Warning to lift Olympic sports funding or expect fewer medals

Carroll’s address to the National Press Club came hours after the federal government committed an extra $50 million for sports ahead of next year’s Tokyo Olympics.

That funding commitment followed a letter signed by former sporting greats run in newspaper advertisements on Wednesday pleading for more money for Olympic sports.

Carroll welcomed the new funding but said it was a late one-off cash injection that would help for the Tokyo games but the sport needed an ongoing commitment. He stressed the increased funding was not for the AOC but would go directly to the Olympic sports and athletes.

“You cannot invest in sport for a year, it’s a 10-year investment,” he said.

“In the scheme of the federal budgets of some $488 billion ($60 million) is not a large amount of money.”

Carroll tied the increased funding to the obesity crisis in Australia saying the annual investment would have a bigger impact on obesity through improved sport participation rates than any one off obesity campaigns, which would cost the same amount.

An inter-generational report had estimated obesity will cost Australia $88 billion in the next 10 years.

“The investment by government in sport is no different to investment in any industry – the dividends are different but no less important. For the economy, for the country and I would suggest more important.

Without more funding, Australians will only know of great Olympians, such as Cathy Freeman, from the past.Credit:Rick Stevens

He quoted independent research, which said sport contributed the equivalent of 2 to 3 per cent of GDP and thus had a return of about $5 for every $1 invested.

Carroll said the focus of the AOC was increasingly on participation leading to elite performance and that no medal target would be set for the Tokyo Games.

The only gold medal will be the race to be the most obese nation . . .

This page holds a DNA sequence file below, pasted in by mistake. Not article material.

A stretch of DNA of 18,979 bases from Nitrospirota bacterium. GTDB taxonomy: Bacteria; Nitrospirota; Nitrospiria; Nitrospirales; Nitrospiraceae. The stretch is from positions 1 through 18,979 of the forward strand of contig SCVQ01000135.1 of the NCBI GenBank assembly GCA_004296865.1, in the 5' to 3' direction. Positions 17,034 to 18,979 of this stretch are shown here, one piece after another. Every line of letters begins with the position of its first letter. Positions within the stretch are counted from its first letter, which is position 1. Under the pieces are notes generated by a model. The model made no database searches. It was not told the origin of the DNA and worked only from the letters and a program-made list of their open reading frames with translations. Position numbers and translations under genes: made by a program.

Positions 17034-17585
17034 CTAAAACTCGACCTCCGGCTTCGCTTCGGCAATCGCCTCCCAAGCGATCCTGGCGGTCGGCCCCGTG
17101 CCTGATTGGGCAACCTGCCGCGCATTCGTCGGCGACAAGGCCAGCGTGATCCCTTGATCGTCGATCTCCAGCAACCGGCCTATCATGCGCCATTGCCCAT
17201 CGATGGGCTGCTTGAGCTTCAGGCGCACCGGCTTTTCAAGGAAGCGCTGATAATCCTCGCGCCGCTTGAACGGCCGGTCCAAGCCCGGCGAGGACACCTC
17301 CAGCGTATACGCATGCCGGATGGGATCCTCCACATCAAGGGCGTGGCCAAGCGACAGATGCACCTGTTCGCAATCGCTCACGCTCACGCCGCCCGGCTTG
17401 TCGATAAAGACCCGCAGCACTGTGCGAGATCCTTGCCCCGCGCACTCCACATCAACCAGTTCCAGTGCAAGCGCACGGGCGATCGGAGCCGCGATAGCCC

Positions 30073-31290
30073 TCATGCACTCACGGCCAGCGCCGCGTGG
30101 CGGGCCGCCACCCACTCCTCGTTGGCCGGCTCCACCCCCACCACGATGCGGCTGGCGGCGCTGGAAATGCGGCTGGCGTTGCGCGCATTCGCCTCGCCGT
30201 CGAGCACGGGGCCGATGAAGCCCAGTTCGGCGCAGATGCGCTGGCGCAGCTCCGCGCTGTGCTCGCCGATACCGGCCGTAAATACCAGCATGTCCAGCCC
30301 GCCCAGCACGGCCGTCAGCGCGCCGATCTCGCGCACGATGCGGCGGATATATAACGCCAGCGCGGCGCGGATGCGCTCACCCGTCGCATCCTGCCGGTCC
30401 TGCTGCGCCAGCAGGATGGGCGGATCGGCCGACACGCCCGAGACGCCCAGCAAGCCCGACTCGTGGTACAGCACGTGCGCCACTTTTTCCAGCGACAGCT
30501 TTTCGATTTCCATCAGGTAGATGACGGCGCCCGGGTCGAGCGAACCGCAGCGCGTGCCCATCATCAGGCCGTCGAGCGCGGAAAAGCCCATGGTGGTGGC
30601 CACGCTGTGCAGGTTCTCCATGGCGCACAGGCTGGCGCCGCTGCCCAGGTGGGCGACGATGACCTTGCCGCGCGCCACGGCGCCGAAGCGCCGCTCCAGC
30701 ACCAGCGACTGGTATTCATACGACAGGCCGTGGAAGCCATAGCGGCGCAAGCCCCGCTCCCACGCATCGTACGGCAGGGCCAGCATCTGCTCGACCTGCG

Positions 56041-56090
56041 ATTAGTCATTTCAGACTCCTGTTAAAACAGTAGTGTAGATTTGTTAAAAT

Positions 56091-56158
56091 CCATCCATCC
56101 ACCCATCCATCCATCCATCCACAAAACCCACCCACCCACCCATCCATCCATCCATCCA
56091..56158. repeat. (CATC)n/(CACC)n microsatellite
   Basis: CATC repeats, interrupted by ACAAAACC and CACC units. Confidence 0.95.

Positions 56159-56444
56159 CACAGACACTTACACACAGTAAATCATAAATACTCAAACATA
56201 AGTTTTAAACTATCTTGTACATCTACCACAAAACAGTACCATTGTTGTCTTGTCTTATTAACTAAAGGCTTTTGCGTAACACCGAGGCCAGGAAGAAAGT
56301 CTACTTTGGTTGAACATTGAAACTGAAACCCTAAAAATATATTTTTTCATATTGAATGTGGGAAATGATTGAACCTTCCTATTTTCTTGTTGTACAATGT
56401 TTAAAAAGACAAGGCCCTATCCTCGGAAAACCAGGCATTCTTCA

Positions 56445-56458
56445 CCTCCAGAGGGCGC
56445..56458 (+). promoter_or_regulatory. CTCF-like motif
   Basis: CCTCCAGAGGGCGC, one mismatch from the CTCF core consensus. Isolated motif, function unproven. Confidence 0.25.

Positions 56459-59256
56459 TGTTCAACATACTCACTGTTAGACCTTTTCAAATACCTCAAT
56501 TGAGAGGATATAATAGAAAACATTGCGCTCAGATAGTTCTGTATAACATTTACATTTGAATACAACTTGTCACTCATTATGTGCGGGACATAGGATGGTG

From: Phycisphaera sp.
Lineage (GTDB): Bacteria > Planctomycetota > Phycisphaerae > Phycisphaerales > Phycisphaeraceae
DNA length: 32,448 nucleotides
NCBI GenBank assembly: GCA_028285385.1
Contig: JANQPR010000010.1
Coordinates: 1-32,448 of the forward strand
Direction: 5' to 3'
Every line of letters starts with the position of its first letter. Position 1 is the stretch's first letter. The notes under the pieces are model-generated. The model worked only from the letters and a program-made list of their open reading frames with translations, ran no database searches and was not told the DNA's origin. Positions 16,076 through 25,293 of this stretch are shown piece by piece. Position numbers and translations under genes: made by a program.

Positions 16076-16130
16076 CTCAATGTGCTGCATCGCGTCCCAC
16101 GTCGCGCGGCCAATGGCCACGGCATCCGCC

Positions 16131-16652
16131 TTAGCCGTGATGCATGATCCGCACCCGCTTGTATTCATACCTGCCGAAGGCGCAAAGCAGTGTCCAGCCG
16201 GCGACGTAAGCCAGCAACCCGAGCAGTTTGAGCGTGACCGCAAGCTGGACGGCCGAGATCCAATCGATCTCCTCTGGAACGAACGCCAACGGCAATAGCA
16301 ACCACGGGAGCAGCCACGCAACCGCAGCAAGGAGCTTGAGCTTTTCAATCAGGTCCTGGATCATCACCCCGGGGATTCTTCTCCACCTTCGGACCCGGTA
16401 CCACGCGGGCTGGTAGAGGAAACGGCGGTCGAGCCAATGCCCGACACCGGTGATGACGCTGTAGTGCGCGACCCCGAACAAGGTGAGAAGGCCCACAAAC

Matt Carroll, AOC

State governments were praised for investing in sport, but that had primarily been the billions spent on building stadia for the five wealthy professional codes and this only further squeezed Olympic sports.

“Well done to them, but three of the five codes now have combined annual revenues in excess of $1.5 billion. They are out-spending the federal government by about three to one on their participation and talent pathway programs to what the government spends on Olympic sports,” he said.

“This means those professional sports are dominating the market. They are making it hard for the Olympic sports to compete for participants, elite talent, staffing and sponsorship money.”

He said 8.8 million Australians participate in Olympic sports and the Olympics remain a ratings hit for broadcasters.

“This once-great sporting nation so proud of its diversity and punching above its weight will be confined to a few sports played by only a few and the rest [will be] faded pictures of past heroes,” he said.

The AIS had gone from being a world leader when it was first established but due to funding neglect it had become second rate.

He said that Brisbane should seriously consider bidding for the 2032 Games because the venues were in place and only required transport infrastructure spending.

Michael Gleeson is a senior AFL football writer and Fairfax Media’s athletics writer. He also covers tennis, cricket and other sports. He won the AFL Players Association Grant Hattam Trophy for excellence in journalism for the second time in 2014 and was a finalist in the 2014 Quill Awards for best sports feature writer. He was also a finalist in the 2014 Australian Sports Commission awards for his work on ‘Boots for Kids’. He is a winner of the AFL Media Association award for best news reporter and a two-time winner of Cricket Victoria’s cricket writer of the year award. Michael has covered multiple Olympics, Commonwealth Games and world championships and 15 seasons of AFL, He has also written seven books – five sports books and two true crime books.

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